Angiodysplasia is characterized by tortuous dilation of vessels in the mucosal and submucosal layers of the gastrointestinal tract.
The blood vessels in this disorder are fragile, making them easier to rupture and lead to bleeding.
Angiodysplasia is most common in the right-sided colon. Precisely 77% of cases are found in the cecum or proximal ascending colon. Other sites that may be seen are jejunum and ileum, found in 15% of cases.
Bleeding on angiodysplasia may commonly result in low-grade hematochezia, which is described as bright red blood in the stool.
Painless bloody stool is a characteristic seen in angiodysplasia. These can differentiate it from external hemorrhoid, which is painful.
Endoscopy is the diagnostic tool used for gastrointestinal bleeding. It helps to find the source of the bleeding.
Angiography is commonly used if the source of bleeding is still unknown or the patient is in an unstable hemodynamic. It also can be used for therapeutic purposes.
The association between angiodysplasia and Von Willebrand Disease has been known for more than 40 years. Von Willebrand Disease causes an abnormality of the blood vessel, affecting the lower gastrointestinal tract and resulting in angiodysplasia.
Angiodysplasia has been associated with aortic stenosis, which is compiled in a syndrome called Heyde syndrome. It is present with aortic stenosis, GI bleeding from angiodysplasia lesions, and anemia. Valve replacement surgery can help to cure this condition.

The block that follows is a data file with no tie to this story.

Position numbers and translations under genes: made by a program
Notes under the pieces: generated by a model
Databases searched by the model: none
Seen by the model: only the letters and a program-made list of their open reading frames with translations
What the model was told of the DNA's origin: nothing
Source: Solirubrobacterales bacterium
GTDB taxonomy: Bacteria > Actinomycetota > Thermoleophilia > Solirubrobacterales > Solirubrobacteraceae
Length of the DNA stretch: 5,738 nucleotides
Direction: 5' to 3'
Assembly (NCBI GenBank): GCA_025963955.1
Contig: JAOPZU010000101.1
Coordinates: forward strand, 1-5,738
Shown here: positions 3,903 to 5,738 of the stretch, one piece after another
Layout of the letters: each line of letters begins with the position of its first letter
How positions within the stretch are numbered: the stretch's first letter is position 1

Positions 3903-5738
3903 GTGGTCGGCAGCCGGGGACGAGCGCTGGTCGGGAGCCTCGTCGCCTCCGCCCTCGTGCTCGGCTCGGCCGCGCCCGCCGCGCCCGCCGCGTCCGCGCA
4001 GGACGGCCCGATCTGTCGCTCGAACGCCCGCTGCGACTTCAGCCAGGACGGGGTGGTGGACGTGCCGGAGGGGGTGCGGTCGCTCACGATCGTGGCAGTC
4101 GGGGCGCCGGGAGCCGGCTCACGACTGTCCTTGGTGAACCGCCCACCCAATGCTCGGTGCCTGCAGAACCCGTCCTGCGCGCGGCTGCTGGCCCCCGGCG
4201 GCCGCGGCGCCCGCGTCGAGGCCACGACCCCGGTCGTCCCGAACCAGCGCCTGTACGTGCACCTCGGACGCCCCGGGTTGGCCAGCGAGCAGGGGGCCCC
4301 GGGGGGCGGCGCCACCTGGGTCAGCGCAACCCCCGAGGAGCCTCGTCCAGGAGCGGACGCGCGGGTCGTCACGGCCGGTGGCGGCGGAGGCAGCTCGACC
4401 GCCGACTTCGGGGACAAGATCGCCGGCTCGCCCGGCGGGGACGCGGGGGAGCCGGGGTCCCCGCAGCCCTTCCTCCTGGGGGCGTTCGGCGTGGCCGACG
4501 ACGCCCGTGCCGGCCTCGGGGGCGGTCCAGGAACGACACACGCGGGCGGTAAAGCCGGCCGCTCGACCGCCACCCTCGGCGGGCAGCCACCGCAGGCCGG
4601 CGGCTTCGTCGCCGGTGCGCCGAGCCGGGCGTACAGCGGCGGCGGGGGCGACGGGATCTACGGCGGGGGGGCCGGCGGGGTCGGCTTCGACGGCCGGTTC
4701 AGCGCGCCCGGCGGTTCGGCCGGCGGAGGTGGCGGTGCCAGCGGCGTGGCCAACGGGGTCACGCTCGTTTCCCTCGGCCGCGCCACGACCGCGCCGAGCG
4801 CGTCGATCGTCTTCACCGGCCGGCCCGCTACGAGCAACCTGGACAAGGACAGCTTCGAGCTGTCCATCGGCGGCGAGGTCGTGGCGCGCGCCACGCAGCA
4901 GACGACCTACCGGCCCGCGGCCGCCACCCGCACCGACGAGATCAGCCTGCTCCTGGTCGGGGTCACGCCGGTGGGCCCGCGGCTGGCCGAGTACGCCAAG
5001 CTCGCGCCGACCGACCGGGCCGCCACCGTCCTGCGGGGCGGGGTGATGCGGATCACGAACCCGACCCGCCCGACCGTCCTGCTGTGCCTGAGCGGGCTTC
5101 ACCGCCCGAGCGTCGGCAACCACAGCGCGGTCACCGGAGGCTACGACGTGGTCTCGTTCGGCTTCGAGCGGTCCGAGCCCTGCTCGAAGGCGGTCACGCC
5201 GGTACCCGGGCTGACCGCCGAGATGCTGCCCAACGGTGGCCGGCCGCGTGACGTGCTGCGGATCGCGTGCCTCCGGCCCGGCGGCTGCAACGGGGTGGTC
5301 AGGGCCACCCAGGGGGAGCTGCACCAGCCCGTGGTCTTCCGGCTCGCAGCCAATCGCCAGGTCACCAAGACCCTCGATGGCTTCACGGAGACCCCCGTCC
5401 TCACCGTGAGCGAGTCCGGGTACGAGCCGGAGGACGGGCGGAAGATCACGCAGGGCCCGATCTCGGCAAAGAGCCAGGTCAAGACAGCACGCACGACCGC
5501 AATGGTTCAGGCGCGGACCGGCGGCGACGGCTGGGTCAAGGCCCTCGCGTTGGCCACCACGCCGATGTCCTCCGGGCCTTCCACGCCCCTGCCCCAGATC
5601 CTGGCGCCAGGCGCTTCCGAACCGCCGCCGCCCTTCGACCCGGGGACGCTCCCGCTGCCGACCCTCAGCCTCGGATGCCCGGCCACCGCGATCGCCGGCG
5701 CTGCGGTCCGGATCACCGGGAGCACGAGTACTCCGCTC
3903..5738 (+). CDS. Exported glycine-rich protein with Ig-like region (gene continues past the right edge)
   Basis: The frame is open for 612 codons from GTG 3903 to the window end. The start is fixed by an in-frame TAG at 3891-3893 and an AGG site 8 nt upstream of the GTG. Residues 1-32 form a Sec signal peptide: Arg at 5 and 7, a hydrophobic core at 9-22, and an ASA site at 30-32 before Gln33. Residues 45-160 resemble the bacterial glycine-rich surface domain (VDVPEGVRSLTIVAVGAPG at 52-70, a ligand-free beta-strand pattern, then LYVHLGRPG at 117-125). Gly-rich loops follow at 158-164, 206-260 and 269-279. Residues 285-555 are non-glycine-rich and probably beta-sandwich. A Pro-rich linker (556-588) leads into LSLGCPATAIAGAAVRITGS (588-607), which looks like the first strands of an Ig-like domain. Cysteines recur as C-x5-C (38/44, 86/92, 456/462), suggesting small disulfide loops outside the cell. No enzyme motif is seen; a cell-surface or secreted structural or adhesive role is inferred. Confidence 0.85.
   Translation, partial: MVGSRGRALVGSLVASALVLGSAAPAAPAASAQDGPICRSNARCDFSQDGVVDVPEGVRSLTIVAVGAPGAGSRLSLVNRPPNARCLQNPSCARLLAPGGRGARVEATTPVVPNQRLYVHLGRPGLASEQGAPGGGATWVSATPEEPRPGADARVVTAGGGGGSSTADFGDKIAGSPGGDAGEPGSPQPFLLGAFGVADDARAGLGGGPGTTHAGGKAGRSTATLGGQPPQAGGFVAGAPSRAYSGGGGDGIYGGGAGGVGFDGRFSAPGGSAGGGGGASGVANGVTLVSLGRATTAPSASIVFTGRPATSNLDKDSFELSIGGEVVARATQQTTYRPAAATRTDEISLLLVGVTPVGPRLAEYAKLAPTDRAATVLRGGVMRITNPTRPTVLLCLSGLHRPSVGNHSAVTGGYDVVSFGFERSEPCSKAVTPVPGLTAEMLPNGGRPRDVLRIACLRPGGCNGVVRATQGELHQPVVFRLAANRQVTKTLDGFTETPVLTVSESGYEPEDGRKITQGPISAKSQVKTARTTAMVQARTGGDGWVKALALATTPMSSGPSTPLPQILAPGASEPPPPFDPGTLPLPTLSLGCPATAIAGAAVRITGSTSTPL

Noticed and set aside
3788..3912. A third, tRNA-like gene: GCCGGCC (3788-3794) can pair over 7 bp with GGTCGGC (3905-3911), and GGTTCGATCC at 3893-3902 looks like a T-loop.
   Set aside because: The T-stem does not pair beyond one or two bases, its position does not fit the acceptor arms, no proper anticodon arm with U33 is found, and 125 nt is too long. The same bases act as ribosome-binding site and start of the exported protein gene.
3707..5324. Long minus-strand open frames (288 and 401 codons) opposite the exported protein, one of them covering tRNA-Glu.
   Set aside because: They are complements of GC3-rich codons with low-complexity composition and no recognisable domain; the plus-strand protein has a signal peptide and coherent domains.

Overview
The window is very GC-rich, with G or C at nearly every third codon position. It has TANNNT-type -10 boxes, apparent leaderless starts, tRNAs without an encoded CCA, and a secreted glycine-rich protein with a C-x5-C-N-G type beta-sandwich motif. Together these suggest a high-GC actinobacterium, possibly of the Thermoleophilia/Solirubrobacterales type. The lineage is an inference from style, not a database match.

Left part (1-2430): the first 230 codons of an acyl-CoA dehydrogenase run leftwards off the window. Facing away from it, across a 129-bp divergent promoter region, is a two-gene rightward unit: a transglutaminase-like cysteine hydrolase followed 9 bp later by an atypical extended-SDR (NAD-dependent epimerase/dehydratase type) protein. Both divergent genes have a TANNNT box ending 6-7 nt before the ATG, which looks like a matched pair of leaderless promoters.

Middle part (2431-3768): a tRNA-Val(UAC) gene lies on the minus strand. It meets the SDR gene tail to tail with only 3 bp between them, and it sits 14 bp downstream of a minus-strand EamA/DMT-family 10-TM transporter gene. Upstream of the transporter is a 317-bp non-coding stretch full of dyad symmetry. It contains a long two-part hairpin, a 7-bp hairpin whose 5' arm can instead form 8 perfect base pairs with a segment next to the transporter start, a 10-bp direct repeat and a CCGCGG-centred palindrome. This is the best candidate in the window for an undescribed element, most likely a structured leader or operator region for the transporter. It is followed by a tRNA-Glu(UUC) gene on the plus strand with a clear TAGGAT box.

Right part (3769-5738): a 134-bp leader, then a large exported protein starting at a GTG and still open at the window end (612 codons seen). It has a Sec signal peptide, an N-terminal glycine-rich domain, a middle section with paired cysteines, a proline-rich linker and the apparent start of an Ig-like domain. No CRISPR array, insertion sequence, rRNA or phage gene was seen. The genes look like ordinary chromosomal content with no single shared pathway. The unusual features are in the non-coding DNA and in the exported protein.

This disorder is the second most common cause of lower gastrointestinal bleeding in the elderly.
It is reported that half of the chronic renal failure patients with recurrent gastrointestinal bleeding are found to result from angiodysplasia. Degenerative vascular involvement is thought to be associated with the pathogenesis of this condition.
Initial treatment for angiodysplasia is hemodynamic resuscitation, monitoring, and blood transfusion if indicated.
Surgery is used in patients who fail with other treatments and have heavy bleeding that needs multiple blood transfusions.
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